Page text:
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Ph.D. Dissertation Abstracts

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The following recent PhD graduate's dissertation abstracts are not yet available on the UGA Libraries Dissertations & Thesis Database.

 

Brian W. Simmons (2017). Coming out Mormon: An examination of religious orientation, spiritual trauma, and PTSD among Mormon and ex-Morman LGBTQQA adults.

R. Lee Phillips (2017). Quality of life among hemodialysis patients:  Evaluating the KDQOL-36 and its utility in clinical practice.

Jessica Nobile (2017). Young African American women in a college town: Stories of strength.

Nicole Corley (2017). Shifting the discourse: An exploration of academic success among African American high school seniors from single mother homes.

Irang Kim (2017), Parental experiences of Korean-American immigrant parents of sons or daughters having developmental disabilities: Stress and coping.

 

Brian W. Simmons (Ph.D. '17)

Coming out Mormon: An examination of religious orientation, spiritual trauma, and PTSD among Mormon and ex-Morman LGBTQQA adults

Participation in organized religion has been correlated with various negative mental health outcomes for LGBTQQA persons, including shame, anxiety, depression, suicidal ideation, and substance abuse. However, previous research has not fully examined the impact of specific religious events on these outcomes. The purpose of this study was to explore the relationships between Allport & Ross’ (1967) religious orientations, orthodoxy, spiritual trauma, and PTSD in LGBTQQA Mormons and ex-Mormons. Mormonism was selected as the study’s focus population given its centralized governing structure as well as its strong doctrinal and policy restrictions against homosexuality and transgenderism.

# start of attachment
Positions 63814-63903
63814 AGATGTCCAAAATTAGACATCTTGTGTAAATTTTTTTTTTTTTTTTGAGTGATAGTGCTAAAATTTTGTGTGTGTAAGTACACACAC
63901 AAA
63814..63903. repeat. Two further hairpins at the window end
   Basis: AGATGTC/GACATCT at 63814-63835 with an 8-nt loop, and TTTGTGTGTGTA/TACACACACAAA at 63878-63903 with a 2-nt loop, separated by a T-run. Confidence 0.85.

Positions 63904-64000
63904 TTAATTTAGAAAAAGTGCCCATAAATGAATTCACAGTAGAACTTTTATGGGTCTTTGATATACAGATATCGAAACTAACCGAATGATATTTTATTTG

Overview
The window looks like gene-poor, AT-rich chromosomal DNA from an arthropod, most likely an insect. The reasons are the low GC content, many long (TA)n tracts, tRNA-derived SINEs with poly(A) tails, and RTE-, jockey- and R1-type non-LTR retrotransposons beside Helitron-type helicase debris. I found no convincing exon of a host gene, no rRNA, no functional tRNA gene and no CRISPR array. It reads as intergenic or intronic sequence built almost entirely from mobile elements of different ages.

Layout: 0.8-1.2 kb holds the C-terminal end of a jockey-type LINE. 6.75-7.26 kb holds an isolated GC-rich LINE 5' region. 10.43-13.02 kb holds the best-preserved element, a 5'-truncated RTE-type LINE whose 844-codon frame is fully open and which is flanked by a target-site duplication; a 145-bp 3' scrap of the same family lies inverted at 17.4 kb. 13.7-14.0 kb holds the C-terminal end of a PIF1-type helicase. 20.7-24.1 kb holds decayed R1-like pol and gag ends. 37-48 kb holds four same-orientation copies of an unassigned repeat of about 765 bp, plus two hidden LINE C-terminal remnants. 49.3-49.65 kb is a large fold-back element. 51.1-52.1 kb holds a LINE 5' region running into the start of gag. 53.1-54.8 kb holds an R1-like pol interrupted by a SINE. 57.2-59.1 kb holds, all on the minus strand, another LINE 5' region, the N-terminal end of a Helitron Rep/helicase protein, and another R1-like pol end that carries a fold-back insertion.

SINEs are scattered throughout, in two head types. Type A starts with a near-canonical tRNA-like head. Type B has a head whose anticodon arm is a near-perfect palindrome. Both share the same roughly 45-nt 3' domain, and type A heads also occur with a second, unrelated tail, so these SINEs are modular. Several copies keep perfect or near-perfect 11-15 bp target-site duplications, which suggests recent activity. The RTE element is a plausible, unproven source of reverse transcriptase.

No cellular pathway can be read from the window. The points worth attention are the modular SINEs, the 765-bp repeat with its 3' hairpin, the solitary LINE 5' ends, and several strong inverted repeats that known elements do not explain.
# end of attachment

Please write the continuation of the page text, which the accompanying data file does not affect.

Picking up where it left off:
The study used a cross-sectional online survey design. Two-hundred and seventy-eight participants were recruited primarily through LDS-affiliated LGBTQQA support and discussion groups on Facebook. Existing measures were used to collect data on religious orientation and PTSD, while the researcher developed questions to quantify spiritual trauma specific to Mormon doctrine and policies. The majority of participants (85.6%) were raised in an LDS family and half (51.8%) indicated they still attend LDS services at least monthly.

On average, participants identified 13.8 religious beliefs, teachings, or experiences as “damaging” or “extremely damaging.” A majority of participants (89.2%) likely met criteria for PTSD diagnosis related to their religious experiences. Respondent’s perception of religious experiences as damaging had a statistically significant positive effect on PTSD symptomology. Conditional process analysis did not show any significant relationship between religious orientation and orthodoxy on spiritual trauma or PTSD. Overall, the findings of this study indicate LGBTQQA Mormon and ex-Mormon adults experience a substantial amount of spiritual trauma and PTSD related to their religious experiences. Thus, it is recommended social workers incorporate religious and spiritual dimensions into assessment efforts to assess both positive and negative impacts of religious participation, with social work education providing additional training in the topics of spirituality and spiritual trauma. Implications for future research, including continued efforts to build a conceptual consensus of spiritual trauma, are also shared.
Committee members: Shari Miller (Chair), Brian Bride, Mary Caplan

 

R. Lee Phillips (Ph.D. '17)

Quality of life among hemodialysis patients:  Evaluating the KDQOL-36 and its utility in clinical practice